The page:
Teachers’ Union In France Call For Strike Over Covid Protocols

france teacher union strike

Teachers’ unions in France called Monday for a second major strike this week to protest the government’s Covid testing and isolation protocols. They claim these activities disrupt classes severely.

45% of the country’s primary schools closed last week as a result of a one-day walkout, according to unions, who claim the authorities have failed to establish clear rules that would keep as many students in school as possible. Many parents have a difficult time getting vaccination appointments for their children, and long lines form outside pharmacies due to the widespread spread of the highly contagious Omicron coronavirus variant. According to teachers, class disruptions have become unmanageable with the spread of the virus, with many parents struggling to get vaccination appointments for their children.

To counteract the threat, the government pledged to provide five million high-quality FFP2 facemasks to school staff and hire over 3,000 replacement teachers to replace those forced to isolate after coming into contact with an infected person or contracting Covid.

However, unions said Thursday’s strike was just a harbinger of a “massive” walkout on January 27.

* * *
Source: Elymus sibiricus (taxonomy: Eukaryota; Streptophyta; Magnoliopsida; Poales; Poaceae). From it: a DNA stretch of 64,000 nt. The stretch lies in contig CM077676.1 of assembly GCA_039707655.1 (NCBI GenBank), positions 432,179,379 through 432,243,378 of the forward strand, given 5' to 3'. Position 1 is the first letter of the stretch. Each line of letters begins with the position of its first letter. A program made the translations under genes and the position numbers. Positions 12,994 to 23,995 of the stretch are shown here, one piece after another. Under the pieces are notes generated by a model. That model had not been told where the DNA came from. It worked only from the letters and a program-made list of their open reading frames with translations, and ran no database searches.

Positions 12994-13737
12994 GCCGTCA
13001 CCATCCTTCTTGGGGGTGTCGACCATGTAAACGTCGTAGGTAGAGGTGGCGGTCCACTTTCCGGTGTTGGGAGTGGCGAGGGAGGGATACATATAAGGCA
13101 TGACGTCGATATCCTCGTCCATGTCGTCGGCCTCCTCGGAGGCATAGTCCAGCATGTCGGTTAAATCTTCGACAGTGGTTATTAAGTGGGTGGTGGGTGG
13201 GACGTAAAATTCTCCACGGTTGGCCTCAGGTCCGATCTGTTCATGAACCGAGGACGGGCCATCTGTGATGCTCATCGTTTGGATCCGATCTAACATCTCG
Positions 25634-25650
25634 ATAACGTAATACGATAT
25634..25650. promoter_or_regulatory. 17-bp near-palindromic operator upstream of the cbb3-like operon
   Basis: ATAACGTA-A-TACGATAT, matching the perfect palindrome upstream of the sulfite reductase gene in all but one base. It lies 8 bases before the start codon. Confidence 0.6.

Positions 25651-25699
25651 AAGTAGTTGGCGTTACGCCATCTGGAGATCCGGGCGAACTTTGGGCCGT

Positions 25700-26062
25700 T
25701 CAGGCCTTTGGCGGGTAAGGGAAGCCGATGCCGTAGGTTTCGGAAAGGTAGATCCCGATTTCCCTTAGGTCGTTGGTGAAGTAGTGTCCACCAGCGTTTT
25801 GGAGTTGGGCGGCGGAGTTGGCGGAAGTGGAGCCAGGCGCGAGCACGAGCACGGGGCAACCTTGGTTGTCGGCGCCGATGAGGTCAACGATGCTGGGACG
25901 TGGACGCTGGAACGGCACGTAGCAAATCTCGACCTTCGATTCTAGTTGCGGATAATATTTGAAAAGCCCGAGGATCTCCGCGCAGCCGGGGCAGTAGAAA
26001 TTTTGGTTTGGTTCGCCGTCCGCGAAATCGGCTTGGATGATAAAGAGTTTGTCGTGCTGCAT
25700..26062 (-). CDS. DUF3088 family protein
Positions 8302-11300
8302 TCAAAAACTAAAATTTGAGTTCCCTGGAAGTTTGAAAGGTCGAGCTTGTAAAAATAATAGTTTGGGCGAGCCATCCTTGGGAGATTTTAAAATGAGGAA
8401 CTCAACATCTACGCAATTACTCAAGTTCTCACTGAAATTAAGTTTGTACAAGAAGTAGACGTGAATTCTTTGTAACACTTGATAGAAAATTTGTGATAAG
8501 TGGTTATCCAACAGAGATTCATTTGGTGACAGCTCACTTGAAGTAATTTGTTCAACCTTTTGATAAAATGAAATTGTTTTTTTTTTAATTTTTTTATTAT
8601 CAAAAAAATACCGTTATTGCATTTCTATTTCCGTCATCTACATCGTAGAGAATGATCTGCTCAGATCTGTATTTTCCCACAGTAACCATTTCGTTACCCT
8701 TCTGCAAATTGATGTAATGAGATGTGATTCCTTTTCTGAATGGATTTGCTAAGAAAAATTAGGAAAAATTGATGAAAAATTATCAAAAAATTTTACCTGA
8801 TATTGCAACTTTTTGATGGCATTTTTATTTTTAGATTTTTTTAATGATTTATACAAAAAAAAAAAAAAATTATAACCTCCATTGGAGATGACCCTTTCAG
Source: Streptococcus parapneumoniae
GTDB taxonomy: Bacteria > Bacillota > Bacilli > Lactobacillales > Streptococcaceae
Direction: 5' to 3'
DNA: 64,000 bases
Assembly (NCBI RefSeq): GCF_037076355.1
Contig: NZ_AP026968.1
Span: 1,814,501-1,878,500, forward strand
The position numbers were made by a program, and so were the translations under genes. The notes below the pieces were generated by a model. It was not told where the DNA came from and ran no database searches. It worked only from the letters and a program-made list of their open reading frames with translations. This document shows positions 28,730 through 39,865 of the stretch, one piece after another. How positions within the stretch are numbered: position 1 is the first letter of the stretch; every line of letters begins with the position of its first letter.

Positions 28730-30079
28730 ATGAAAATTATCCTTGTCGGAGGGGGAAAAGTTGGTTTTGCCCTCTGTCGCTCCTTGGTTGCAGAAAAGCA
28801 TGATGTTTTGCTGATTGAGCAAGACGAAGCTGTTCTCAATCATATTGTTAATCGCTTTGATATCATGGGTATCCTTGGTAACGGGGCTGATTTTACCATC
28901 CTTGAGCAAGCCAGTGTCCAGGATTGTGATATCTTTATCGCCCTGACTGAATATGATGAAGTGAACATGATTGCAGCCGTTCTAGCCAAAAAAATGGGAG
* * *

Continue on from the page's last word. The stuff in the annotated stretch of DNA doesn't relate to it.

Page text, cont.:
A coalition of four unions and the FCPE, France’s biggest parent’s federation, said in a statement that the handling of the health crisis requires strong measures beyond what the prime minister and education minister have committed to.

As Covid cases spread quickly throughout schools, they want the government to hire enough substitutes to replace all teachers absent. Children who are infected with the virus must stay home for up to ten days, while their classmates must take three tests within four days.

Additionally, French teachers would like more personal protection equipment “well beyond what is promised,” and more investments in the French education system, where the average teacher salary trails other European nations.

The request for a new strike call was not backed by other main union groups, including the largest among primary school teachers, the Snuipp-FSU.

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